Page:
ChessGuy00008

My first smothered checkmate was delivered at 8:05 Tuesday May 1st 2018.

ghost_of_pushwood

I played one of my first USCF games in a supermarket warehouse. grin.png It was a club round robin and the guy couldn't show up that Tuesday night so we played one afternoon where he worked (at the local United Market).  It started 1 e4 c5 2 d4 cd 3 Nf3 e5 4 Nxe5...which was the first (and last) time I ever fell into that.  A dozen moves later and I had to resign...

Angel9505
once played a 1600(as a 1200 myself) in a game that lasted over 5 hours and was the last game of the round(and the day). It had been very up-and-down the whole way, and in the middlegame I thought I was better but we transitioned to a KP endgame I realised was probably lost and I just tried to hold. In the end we ended up with KQ vs KQ after promotion when spectators were crowding around and he blundered mate-in-one(everything else draws instantly after I trade queens and I was about to offer but I thought it’s just one more move just play it). I didn’t see it. Luckily I noticed the ten or so spectators were kind of shocked at his move and took some extra time to check I hadn’t missed anything(I was about to trade queens!shock.png) and then I saw the mate(phew!)wink.png
 
Something like this(I don’t remember the position but this is about right, on anything other than Kc8 I would have traded queens with a draw)
Angel9505

Another time I was playing the tournament of my life(that I finished 4th in my section with 5.5/7, my first ever - and to date only - plus score in anything that wasn’t rapid). In one round, my opponent, who slightly outrated me, sacrificed a piece(or something, I can’t remember anymore, but it would have been a decisive material advantage if he couldn’t mate) to go after my exposed king. We both had about 30 minutes left; after the sac he had barely 10(with 30-second increment). I started to calculate after instantly accepting it and found a line where I could barely hang on. If I had the slightest miscalculation, I was lost. I played it. He played well, I tried to hold on, and he ended up with three minutes to my twenty after several more moves. By this point I realised that any win for me will probably have me flagging first and I was just trying to keep going and hope he blunders. Two minutes... I stared at the board, he seemed deep in thought, and I counted down the seconds mentally every time I glimpsed movement on the digital clock as my opponent calculated. One minute... damn, he moved! I reply within seconds while he’s notating with an obvious only-move, and...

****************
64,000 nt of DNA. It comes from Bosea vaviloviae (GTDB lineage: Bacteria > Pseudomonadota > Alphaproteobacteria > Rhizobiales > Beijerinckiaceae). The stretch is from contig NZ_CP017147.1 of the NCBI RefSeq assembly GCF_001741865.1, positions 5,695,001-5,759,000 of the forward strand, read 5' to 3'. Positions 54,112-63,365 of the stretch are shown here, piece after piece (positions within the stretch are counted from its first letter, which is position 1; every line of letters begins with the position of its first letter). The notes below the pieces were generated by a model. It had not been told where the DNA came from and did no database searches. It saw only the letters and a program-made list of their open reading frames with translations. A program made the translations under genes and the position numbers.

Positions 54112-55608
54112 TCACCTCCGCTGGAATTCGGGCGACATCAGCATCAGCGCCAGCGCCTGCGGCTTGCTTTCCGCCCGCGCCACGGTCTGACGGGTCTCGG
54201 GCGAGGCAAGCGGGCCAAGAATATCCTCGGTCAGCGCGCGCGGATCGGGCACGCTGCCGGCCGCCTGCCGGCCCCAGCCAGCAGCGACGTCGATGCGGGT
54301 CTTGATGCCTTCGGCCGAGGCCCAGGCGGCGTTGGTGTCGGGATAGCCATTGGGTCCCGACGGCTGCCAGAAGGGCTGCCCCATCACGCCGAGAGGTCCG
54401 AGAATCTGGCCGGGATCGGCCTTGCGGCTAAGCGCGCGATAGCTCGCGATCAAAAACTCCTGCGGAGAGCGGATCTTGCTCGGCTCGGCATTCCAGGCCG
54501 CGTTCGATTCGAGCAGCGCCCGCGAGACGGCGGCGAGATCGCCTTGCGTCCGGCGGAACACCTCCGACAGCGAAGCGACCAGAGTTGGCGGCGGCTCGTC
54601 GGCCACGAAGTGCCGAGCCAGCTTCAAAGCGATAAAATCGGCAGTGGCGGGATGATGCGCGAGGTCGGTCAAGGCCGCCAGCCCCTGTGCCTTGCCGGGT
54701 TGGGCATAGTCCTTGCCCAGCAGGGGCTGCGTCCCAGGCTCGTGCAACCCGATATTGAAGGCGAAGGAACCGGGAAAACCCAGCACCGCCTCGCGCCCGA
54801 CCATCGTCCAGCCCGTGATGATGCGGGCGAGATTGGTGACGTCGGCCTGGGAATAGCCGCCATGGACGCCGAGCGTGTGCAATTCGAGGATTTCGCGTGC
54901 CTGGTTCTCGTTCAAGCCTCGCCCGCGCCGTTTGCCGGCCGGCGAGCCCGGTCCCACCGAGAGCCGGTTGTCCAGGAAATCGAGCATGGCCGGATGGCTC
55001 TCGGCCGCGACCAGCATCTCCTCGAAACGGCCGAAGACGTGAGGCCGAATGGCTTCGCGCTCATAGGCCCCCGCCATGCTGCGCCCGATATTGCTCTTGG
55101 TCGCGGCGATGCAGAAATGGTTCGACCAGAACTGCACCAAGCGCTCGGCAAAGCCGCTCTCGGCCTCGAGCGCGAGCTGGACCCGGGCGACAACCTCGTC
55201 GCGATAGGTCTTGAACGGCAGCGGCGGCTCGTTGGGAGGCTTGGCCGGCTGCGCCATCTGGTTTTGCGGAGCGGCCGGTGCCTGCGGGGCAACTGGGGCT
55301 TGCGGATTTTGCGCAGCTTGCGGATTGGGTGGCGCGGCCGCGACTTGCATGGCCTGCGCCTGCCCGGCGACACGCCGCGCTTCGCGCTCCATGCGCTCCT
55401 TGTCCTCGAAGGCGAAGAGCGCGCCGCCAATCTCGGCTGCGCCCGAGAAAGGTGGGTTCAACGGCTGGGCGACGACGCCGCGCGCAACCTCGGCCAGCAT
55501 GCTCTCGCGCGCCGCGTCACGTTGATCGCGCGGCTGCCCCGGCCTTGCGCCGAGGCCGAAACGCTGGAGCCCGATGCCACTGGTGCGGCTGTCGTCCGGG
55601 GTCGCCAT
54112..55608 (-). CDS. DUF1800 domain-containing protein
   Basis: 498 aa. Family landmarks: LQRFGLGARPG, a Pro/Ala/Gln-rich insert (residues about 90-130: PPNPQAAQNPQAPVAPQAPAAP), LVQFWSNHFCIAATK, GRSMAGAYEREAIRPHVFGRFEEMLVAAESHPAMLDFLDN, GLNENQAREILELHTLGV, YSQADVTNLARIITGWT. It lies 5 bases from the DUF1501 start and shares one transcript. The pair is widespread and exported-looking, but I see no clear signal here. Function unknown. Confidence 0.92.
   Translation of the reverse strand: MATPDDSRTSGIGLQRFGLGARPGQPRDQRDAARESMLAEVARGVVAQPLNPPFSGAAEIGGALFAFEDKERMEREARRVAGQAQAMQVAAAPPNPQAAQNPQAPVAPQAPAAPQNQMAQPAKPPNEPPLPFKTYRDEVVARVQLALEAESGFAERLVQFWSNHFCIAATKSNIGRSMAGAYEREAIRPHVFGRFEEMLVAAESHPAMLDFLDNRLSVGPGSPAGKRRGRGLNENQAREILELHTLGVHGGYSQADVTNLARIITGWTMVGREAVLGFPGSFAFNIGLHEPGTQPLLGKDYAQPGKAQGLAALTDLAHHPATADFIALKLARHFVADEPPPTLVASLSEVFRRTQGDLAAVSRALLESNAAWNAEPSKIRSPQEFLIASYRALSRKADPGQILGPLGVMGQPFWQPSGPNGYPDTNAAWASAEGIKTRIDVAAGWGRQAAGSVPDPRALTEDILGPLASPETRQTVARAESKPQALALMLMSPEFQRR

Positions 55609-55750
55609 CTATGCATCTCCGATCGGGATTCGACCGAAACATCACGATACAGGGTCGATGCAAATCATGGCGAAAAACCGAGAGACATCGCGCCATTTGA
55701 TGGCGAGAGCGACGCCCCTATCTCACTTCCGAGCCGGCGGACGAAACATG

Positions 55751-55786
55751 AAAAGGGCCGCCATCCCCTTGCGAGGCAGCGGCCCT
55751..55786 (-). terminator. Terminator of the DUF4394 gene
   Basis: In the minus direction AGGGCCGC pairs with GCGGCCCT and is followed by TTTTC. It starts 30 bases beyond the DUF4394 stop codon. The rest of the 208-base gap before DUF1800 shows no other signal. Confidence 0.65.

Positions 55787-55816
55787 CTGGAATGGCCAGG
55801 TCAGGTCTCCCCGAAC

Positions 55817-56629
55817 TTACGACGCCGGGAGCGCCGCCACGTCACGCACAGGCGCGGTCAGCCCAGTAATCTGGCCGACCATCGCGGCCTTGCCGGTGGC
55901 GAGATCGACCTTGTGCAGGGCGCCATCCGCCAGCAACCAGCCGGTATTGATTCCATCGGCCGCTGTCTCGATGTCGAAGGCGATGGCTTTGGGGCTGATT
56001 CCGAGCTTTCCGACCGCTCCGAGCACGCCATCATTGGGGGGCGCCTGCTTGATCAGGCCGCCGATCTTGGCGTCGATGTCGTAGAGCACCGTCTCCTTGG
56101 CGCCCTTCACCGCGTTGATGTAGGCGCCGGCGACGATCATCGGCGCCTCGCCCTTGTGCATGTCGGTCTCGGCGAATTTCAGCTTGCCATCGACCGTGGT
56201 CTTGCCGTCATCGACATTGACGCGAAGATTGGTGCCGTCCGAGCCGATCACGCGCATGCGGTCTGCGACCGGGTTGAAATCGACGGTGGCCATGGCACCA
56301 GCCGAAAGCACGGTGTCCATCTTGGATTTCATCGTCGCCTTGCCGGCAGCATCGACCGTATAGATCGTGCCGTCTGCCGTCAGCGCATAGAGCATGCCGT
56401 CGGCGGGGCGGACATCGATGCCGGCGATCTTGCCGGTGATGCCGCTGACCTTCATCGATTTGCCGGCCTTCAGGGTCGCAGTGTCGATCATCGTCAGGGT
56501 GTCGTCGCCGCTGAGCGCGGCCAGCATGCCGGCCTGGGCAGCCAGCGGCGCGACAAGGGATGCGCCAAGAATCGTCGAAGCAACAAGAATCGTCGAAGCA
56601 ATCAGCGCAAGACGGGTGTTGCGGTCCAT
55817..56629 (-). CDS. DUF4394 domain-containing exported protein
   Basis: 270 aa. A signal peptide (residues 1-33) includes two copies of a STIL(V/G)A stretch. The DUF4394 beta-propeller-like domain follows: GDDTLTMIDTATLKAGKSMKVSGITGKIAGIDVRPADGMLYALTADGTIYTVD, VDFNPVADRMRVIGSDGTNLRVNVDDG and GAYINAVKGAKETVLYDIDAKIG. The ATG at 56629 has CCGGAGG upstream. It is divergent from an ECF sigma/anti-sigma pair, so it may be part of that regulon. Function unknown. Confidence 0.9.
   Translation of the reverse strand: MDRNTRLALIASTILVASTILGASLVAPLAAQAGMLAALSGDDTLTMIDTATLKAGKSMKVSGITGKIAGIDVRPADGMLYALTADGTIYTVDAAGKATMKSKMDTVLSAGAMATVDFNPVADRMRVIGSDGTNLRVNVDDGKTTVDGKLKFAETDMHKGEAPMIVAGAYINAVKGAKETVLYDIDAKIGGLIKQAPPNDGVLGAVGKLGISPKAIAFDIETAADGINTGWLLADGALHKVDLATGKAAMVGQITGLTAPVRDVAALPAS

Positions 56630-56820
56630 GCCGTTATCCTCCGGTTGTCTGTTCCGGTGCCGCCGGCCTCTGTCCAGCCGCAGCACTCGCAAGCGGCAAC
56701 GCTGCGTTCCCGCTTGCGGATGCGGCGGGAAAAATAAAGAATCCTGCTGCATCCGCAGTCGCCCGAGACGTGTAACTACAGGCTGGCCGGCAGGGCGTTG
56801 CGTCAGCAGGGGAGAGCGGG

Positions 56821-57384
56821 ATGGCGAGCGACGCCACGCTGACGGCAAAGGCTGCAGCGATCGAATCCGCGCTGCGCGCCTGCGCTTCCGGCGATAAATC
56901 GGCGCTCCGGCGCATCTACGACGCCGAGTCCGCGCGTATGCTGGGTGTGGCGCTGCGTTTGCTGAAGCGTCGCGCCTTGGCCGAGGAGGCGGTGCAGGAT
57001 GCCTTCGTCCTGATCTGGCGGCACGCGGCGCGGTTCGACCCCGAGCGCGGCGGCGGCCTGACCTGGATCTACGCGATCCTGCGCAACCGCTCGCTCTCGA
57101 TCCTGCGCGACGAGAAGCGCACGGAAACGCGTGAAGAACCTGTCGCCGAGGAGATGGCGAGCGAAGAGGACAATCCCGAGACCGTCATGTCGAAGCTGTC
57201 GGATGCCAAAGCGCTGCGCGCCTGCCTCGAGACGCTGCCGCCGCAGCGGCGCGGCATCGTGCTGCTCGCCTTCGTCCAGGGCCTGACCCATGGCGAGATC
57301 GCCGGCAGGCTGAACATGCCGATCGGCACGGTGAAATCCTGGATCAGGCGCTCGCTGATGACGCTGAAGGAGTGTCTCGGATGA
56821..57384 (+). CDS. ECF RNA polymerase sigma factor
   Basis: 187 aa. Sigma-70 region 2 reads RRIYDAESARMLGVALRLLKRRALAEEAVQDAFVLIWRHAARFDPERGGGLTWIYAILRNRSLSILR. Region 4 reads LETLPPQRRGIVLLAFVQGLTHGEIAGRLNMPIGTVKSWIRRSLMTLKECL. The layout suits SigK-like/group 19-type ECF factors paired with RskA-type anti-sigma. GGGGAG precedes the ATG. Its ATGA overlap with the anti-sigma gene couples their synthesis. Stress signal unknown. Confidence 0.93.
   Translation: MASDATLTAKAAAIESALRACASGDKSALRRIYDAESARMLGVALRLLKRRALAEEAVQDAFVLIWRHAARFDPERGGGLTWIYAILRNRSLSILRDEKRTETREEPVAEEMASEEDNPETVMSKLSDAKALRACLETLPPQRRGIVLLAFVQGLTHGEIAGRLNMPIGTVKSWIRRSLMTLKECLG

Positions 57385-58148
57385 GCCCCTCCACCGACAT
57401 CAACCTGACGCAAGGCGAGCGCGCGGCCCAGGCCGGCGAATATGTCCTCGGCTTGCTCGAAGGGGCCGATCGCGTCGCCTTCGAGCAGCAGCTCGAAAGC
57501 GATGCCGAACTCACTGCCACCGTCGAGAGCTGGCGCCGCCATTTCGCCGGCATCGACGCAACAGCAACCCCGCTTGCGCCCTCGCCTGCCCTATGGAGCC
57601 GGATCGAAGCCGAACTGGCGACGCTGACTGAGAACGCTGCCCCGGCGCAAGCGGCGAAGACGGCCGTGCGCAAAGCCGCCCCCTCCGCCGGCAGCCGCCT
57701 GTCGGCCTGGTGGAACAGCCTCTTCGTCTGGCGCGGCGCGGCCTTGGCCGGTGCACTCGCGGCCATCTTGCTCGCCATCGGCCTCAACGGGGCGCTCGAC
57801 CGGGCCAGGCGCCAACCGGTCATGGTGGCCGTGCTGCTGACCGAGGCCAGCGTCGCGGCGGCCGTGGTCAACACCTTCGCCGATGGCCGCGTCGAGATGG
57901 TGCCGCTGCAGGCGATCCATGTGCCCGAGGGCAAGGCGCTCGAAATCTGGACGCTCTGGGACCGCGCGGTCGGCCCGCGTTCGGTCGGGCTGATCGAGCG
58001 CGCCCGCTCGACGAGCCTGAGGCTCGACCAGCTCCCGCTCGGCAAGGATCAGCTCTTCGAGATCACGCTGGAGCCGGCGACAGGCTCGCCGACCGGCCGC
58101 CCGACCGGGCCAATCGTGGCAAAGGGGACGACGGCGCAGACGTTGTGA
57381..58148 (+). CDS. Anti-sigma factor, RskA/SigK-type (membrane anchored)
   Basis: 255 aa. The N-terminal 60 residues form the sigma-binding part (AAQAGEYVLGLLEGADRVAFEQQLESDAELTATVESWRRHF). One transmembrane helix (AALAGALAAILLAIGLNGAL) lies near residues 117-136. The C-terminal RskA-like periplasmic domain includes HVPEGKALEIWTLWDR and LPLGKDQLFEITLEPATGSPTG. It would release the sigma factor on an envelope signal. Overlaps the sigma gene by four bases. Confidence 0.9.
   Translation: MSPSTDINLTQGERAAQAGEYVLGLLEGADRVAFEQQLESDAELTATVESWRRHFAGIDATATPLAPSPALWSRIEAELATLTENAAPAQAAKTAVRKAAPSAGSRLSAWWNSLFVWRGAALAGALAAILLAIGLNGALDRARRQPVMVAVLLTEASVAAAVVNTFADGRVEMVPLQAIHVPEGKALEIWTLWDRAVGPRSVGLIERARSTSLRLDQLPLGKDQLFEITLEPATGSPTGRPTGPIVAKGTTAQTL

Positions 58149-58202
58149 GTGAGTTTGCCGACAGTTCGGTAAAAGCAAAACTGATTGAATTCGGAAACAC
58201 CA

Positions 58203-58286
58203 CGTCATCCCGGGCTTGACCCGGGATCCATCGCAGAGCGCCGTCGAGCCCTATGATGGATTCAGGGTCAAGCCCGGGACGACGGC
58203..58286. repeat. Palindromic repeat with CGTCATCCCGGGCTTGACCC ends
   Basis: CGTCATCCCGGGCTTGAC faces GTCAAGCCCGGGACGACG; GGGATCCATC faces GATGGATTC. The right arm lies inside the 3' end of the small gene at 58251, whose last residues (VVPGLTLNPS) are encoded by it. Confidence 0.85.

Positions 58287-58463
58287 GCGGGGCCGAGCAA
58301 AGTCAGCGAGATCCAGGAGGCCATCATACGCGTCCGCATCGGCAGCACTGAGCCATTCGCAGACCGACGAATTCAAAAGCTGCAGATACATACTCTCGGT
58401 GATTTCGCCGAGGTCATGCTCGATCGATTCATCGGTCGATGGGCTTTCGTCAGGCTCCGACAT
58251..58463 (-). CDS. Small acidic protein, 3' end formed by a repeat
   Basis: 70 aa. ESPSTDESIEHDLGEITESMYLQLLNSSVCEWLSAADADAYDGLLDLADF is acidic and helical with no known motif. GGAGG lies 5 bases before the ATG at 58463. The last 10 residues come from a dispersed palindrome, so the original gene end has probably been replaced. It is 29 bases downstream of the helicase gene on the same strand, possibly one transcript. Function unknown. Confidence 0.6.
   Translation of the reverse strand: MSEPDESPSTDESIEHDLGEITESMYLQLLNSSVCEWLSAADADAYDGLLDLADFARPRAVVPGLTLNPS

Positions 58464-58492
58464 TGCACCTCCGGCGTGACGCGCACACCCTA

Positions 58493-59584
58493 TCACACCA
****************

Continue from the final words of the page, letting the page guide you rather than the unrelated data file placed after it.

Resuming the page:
thirty seconds...

twenty...

ten... he’s still calculating deeply...

five...

and FLAGGED! I was so relieved - I knew if he had moved, I was likely to lose, a draw at best.

EBusch
Middle school chess team i was absolute worse, my mentality was just to have fun, the pedigree chess champion of our little group of 5 was about to sit down with me to pick the 4 to go to a tournament- i had already accepted that i will lose i asked the teacher if i can just bow out he refused he wanted Pre Pro genius (say his name is Jim) to practice, i shook his hand we sat down, jim leaned over and said “ Your fatass dad picks you up everyday, if you lose this game how about this is the last time you fatasses should stay home” i snapped... the game turned the entire class hovered over our board club or not he brought my father into this and I WASNT gonna let him .... i destroyed a chess prodigy... he looked at the board stunned refusing to shake my hand he never returned. Im fine with losing i will give you a smile. Why bring my father into the game?